Mouse Borne Diseases

 

Baltimore mice control

Mice Transmit Leptospirosis

Mice  not only introduce horrid smells and dirt into the home, they also carry serious illnesses and consequently should be removed from the home at the first indication of an infestation. To illustrate my theme, I will present various illnesses conveyed to humans by mice. Mice  transmit the bacteria Salmonella Typhimurium. While not the most dangerous of bacteria, Salmonella Typhimurium can cause irritating intestinal complaints, which include loose stool, bowel pain, nausea and wretching. The salmonella related intestinal symptoms can prove fatal for people with a weakened constitution. The bacteria is spread through food contaminated by mice droppings and is the most common cause of food poisoning.

Mice  can transmit tapeworms. Mice become infected with tapeworm when they inadvertently eat food contaminated with a parasitic worm. Humans become infected if they ingest food contaminated with infected mice  droppings. This can frequently happen after people touch mice  or mice  droppings and then neglect to wash their hands thoroughly before eating.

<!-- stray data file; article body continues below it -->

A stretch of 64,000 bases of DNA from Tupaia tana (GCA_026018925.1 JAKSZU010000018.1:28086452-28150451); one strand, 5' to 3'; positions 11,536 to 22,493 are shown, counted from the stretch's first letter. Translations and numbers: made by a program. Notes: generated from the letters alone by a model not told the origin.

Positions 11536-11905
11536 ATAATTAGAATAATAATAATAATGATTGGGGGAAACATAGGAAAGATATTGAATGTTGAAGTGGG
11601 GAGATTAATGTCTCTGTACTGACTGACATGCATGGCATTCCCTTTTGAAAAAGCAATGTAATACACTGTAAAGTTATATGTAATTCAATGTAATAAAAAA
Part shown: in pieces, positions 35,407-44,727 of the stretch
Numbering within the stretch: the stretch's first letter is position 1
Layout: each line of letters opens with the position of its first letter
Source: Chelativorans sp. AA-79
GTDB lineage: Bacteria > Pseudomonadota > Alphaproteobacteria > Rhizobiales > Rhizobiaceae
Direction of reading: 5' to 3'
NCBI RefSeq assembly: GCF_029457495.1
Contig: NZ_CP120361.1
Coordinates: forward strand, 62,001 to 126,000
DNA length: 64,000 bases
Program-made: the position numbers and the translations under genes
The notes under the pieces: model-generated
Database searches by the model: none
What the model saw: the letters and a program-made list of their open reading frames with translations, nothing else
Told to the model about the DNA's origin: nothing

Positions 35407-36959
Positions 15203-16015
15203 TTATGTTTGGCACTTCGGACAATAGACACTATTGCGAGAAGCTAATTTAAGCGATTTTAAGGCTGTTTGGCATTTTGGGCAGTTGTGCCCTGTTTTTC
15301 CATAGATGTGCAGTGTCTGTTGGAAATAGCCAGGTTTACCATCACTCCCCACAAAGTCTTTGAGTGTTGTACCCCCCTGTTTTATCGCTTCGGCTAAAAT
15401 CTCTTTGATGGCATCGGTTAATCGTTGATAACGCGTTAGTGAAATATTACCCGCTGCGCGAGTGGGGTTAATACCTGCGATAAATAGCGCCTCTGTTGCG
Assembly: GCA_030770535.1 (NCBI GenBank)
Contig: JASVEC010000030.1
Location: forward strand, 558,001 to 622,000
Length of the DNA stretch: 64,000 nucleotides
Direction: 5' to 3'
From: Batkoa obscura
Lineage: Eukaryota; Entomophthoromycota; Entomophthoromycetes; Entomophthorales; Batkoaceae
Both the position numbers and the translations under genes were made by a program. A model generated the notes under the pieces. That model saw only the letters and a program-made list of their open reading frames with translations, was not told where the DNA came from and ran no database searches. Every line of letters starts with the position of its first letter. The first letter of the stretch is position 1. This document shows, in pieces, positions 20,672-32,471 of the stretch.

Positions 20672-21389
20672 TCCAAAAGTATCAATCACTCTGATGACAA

Murine  Typhus is a mild disease that can be transmitted by both rat and mice fleas. The disease is contracted when a human bite victim scratches the place where he has been bitten by an infected flea. While scratching he inevitably pushes flea feces into the blood stream, and that permits the typhus to enter the body. Symptoms, which begin 6 days to 2 weeks after the bite, include fever, aching muscles and headache.

Leptospirosis is a more serious disease transmitted by mice . It appears in many forms and levels of severity and is one of the major reasons homeowners should assiduously work to rid their home of these disease carrying rodents . When full blown the disease is alternatively called infectious jaundice or Wiel’s disease. Symptoms of Leptospirosis include vomiting, high fever, chills, a rash, achy muscles and jaundice. Other complications of Leptospirosis can include difficulty breathing, kidney damage, liver failure and meningitis. Leptospirosis is usually transmitted by mouse  urine.

The most serious mouse  borne illness is Hantavirus. This rare condition is found throughout North and South America. The disease can be contacted through inhalation of dust contaminated with mice urine or droppings or through direct contact with mice or their urine or droppings or rarely through a mouse bite. The virus causes Hantavirus pulmonary syndrome (HPS), which is a potentially deadly disease.

One other condition transmitted by mice  is Polio. Polio was once a serious and potentially fatal condition but is prevented, today, by vaccination.

These six diseases transmitted by mice  are six good reasons why you should call an exterminator